Ramani: I must say I was quite overwhelmed by his understanding of and sensitivity about the extremely important issue of sexual harassment. Which one of us hasn't faced abuse, whether it is at the home or at the workplace? Many passages from the verdict were music to my ears, and I'm sure food for our collective souls. Judge Pandey really nailed it when he said, "What does social status have to do with predatory behaviour?" And he understood why women speak up decades later. He said it is our right to speak up decades later, and on a platform of our choice, which was very important, I felt.
Rebecca, you have fought and defended several cases filed under the Sexual Harassment of Women at Workplace (Prevention, Prohibition and Redressal) Act (POSH Act). A lot of feminist dialogue seems to centre around the fact that this law does not really work, does not really deliver justice on the ground. Can you tell us a little about this? Why doesn't it work? Does it need to be overhauled or amended?
John: Certainly some provisions need to be overhauled and amended. As we have seen the Act in operation for about seven years now, and seen its application in several cases, particularly with respect to the composition of the ICC [internal complaints committee under Chapter II], there is a great problem. And particularly when the person accused is head of the institution, or holding some high position in the institution, the other members of the IC therefore, are people who are subordinate to him. And therefore, it becomes very difficult for them to look at the evidence being led objectively.
There is only one external member [on the ICC], and I have for a long time pleaded that perhaps there is a need to have more than one external member to restore some semblance of neutrality in that committee. So I think that is one of the big problems of the Act.
The other problem is one of intent. We can talk till the cows come home, but unless we are committed to weeding out sexual harassment at the workplace--and by 'we' I mean each and every member of staff, however high or low he or she may be. It cannot be just lip service. Now, most companies and institutions are compliant. They do have an internal complaints committee. And I imagine, if a complaint is made, it does go to the internal complaints committee. But the compliance must also be in spirit, not just in letter.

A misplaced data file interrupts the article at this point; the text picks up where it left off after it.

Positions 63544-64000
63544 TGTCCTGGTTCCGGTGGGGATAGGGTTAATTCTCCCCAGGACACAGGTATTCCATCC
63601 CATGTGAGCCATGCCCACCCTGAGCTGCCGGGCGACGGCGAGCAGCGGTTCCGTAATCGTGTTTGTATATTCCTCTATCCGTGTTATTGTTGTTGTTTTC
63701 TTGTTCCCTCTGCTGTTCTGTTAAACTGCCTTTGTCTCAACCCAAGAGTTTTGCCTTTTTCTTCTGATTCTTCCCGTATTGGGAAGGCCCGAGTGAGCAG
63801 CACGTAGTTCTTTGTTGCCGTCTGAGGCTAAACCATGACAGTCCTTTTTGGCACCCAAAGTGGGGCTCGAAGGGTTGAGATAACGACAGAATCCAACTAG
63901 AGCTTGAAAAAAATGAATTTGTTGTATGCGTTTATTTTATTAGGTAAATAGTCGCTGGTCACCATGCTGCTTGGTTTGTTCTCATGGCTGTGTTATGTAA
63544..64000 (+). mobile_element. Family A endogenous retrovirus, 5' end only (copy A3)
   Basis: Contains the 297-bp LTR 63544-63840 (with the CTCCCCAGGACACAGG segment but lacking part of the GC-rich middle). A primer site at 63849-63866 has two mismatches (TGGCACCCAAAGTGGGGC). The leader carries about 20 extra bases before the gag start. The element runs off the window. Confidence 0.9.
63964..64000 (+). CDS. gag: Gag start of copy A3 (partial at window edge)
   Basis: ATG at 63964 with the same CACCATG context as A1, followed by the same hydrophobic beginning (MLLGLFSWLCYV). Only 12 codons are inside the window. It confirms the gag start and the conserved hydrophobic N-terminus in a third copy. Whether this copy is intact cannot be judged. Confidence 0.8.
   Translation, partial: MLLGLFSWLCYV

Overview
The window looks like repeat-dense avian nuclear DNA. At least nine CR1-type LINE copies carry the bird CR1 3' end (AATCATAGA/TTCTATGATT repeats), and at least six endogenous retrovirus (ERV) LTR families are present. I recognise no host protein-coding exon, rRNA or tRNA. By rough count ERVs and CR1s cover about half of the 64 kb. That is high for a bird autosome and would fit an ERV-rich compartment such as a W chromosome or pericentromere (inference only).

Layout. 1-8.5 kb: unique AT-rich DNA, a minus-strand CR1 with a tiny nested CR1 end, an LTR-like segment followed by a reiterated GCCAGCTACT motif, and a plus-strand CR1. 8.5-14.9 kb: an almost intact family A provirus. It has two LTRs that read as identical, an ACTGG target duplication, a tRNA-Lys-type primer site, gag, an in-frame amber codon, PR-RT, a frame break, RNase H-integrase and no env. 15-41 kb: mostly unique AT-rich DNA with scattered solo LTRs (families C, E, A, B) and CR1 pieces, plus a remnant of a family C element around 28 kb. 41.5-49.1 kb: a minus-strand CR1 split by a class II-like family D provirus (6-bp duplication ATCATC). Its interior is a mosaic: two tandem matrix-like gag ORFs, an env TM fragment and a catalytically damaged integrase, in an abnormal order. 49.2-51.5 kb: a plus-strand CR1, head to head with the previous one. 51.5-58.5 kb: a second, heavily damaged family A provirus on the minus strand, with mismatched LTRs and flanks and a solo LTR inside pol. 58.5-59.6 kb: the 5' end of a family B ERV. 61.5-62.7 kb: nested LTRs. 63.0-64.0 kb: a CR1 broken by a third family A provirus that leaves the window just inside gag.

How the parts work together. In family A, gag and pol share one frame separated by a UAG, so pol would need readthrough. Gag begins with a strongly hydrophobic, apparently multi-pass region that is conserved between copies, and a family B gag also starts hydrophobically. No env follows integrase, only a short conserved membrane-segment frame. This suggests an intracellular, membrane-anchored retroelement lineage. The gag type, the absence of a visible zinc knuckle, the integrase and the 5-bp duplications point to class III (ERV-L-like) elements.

And in spirit, there is always an attempt to disbelieve the woman. And that is again the same old problem we've had--you disbelieve rape victims, you attribute motives to them where none exist. And you generally like to say that women are liars.
While some complaints can very clearly be fabricated--and I am not for a minute saying that the person who is accused must always be held to account; there could be instances where the complaint is far-fetched or is not entirely true--but the process employed is inevitably heavily weighed in favour of the man. And the woman, who is inevitably in a junior position in these organisations, finds it very, very difficult to make herself believed. And I think some of it can be improved if the composition of this internal complaints committee is changed, and we have more external neutral members rather than relying on a majority of members from within the institution.
Priya, you have headed your department, and have been a boss for many years, one of the rare women who have reached that position in journalism. If you look at the power structures, not just in journalism but all over, even in the film industry, you will see that it is men who are in positions of power. And so, when it comes to taking a call between a subordinate woman [and a superior man], which is the more dispensable employee, there is a kind of [bias]. Till we wait for more women bosses, what is the solution to that?